Children’s trauma in the context of war and relocation

This article was co-authored by Deb McKenzie & Maria Murray,Team Leader and Senior Training Consultant at the Australian Childhood Foundation.

Earlier this year, the Australian Childhood Foundation tweeted the following:

Basic human rights, should be accessible by all humans – children included. Amongst other things, these rights include the right to: a name, food, be cared for, education, respect, not suffer at the hands of violence, rely on adults for support, play, peace, express themselves freely, safety and security.
In contradiction to their right to safety, many children worldwide are exposed to trauma in the context of war and forced relocation every day. And the numbers keep growing.

Children who arrive as humanitarian entrants to Australia bring with them a spectrum of trauma experiences and stories – sometimes about war, torture, killings, violence, rape, trafficking, disappearance, chaos, child slavery, hostage taking, destruction of homes and crops and imprisonment.

Then, many also find themselves having to manage a detention centre experience to add to the mix! Time in an Australian detention centre was described in 2004 by the Human Rights and Equal Opportunity Commission as having “out-stripped any previous trauma that the children have had. So it has gotten to the point where being in detention is the worst thing that has ever happened to these children.”

The complexity of all this trauma started us thinking about how we support and work towards helping their ‘healing journey’.
How will these experiences of real threat shape the functioning of these extremely vulnerable children?

  • The combination of psychological, physical, emotional, immigration and forced relocation and resettlement trauma mean they are likely to have been affected right down to the very core of their being, compromising the way they understand themselves and the world around them.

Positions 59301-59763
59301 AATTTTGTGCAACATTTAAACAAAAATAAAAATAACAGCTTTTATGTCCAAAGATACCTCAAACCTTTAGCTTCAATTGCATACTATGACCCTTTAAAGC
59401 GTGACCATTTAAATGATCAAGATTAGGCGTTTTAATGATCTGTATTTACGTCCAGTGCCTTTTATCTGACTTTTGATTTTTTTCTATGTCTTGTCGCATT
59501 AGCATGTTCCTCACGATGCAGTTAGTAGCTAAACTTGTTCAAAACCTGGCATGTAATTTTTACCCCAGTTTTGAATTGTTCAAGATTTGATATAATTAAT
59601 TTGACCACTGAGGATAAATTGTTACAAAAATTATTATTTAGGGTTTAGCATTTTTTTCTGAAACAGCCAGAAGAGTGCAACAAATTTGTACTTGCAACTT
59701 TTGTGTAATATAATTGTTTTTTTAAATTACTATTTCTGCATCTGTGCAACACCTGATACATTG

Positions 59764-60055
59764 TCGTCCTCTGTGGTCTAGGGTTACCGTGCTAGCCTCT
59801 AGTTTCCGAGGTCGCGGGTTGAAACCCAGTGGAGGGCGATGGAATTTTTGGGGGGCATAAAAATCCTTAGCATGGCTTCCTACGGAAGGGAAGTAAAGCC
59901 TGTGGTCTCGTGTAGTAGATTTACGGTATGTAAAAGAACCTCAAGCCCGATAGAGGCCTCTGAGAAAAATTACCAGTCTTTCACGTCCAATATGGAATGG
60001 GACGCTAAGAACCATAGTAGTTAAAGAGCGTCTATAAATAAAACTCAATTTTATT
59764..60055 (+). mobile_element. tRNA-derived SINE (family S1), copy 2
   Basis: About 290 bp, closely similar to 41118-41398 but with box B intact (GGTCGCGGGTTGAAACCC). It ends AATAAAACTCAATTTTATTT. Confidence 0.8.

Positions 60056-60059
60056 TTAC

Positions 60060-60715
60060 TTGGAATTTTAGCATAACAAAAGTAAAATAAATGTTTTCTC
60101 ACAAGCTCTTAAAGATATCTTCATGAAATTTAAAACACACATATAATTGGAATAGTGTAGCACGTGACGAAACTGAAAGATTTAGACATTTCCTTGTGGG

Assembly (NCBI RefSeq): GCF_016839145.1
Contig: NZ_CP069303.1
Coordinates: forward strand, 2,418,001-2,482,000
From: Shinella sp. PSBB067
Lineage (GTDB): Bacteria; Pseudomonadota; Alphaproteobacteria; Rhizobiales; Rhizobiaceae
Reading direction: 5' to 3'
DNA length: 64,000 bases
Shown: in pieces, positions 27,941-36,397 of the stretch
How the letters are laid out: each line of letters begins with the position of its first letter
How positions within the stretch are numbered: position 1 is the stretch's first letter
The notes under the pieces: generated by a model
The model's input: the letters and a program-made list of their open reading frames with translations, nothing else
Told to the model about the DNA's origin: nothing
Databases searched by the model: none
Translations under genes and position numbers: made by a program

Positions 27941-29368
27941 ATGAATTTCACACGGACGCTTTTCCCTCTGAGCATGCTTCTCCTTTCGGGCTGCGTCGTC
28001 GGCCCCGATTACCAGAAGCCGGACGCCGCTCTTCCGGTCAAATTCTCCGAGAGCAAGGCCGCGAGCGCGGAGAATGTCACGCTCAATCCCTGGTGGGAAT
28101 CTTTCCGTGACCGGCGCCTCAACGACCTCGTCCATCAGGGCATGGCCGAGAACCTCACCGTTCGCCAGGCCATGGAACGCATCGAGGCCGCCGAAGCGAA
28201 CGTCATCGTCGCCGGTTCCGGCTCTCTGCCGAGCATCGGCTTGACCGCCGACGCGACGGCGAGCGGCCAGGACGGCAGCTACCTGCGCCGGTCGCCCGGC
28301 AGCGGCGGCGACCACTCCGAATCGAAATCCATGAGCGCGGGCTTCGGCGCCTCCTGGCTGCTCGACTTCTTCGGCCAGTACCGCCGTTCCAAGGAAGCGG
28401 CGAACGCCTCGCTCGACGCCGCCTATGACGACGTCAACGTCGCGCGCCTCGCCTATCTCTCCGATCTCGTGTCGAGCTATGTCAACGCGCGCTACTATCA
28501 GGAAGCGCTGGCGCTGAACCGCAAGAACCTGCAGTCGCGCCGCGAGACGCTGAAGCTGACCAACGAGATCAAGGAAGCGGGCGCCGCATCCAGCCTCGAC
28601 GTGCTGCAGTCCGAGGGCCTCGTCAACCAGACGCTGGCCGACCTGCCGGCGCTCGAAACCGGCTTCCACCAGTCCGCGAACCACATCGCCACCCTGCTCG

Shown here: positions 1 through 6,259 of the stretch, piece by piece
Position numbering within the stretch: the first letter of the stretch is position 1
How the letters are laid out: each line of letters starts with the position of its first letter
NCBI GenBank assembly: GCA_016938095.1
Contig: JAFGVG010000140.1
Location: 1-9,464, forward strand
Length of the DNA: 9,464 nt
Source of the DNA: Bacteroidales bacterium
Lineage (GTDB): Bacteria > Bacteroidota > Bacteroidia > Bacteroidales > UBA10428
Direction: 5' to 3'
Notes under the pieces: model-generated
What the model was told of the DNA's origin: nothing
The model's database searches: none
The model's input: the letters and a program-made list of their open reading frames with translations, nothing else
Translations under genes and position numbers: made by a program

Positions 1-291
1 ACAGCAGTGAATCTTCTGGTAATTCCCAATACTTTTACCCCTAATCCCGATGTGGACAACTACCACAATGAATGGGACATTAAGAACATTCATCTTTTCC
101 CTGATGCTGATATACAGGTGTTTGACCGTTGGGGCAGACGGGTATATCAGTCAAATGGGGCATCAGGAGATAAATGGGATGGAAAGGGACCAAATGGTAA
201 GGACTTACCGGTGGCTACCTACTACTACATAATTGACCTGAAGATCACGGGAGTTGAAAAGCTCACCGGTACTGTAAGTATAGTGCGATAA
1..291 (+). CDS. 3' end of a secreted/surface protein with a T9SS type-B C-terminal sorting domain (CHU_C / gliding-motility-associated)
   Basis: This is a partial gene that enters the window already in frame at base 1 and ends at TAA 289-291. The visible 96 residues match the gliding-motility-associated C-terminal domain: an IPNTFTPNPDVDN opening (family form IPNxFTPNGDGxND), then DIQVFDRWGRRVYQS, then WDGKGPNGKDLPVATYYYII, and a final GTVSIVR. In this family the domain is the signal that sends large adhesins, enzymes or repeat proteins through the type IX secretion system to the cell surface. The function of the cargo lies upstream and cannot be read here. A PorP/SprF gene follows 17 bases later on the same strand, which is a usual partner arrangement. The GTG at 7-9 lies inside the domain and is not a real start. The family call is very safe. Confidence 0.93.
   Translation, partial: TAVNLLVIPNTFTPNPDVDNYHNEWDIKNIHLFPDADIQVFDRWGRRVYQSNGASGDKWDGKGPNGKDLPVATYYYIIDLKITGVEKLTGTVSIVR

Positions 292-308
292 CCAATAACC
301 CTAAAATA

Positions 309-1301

• They will carry with them altered perceptions of their identity and the relationships which matter to them through their separation from family, community and culture.
  • They will have endured experiences of marginalization, isolation and dislocation in the sort time they have been alive.
  • They will often have a constant sense of being both unsafe and unworthy of protection.
  • Their behaviour will have developed to ensure that they can survive. In this context, their behaviour will serve a self-protective purpose even when they are aggressive, hyper vigilant, withdrawn or unresponsive.
  • They may struggle at school because these behaviours are commonly seen to be inappropriate in Australian education settings.

Children who arrive in Australia this way are also dependent on adults who are themselves often traumatised and unable to meet their developmental needs and address their vulnerabilities.

These clues about the heavy impact of such trauma has made us pause and reflect on what such children and young people need from the people and relationships around them to recover and begin to feel the joy that they so desperately need. In 1995, Bloom published research showing that the usual adult responses to the range of maladaptive behaviours displayed by traumatised children result in the reinforcement of the trauma and its key messages of powerlessness and hopelessness for change.

So, how can we work towards promoting rather than preventing recovery?

How can we support them and the adults around them to transform this trauma and support their basic rights?

We have some ideas from our work.

We should start by working to ensure that their needs for safety, security and healthy development are met. They should be able to live with a family in a community that is compassionate and cares for them. They should not live in detention where they are watched and restricted. The faster they can access a real relationships in neighbourhoods in which they can feel at home, the faster they can start to access the resources and hope that such relationships offer them.

Then, some of these next strategies have a chance to support their recovery.

  • Reinforce to them in words and actions that they are physically and emotionally safe.
  • Keep them close to safe adults and help them to manage their many sources of fear.
  • Involve them in decision making about their future with an understanding that the idea of choice is unfamiliar and unknown as it has been taken from them.
  • Help adults in their lives to become attuned to their pain and distress and respond by validating their trauma experience, never minimising their journey or story.
  • Provide them with relationships which repair their experience of shame and offer joy.
  • Give them opportunities to really connect with their community and the significance of their culture.

Do you work with children who have experienced trauma in the context of war and relocation?

Can you add to the list of needs above?

What activities, resources, techniques or tips can you share with the Prosody community about assisting their recovery?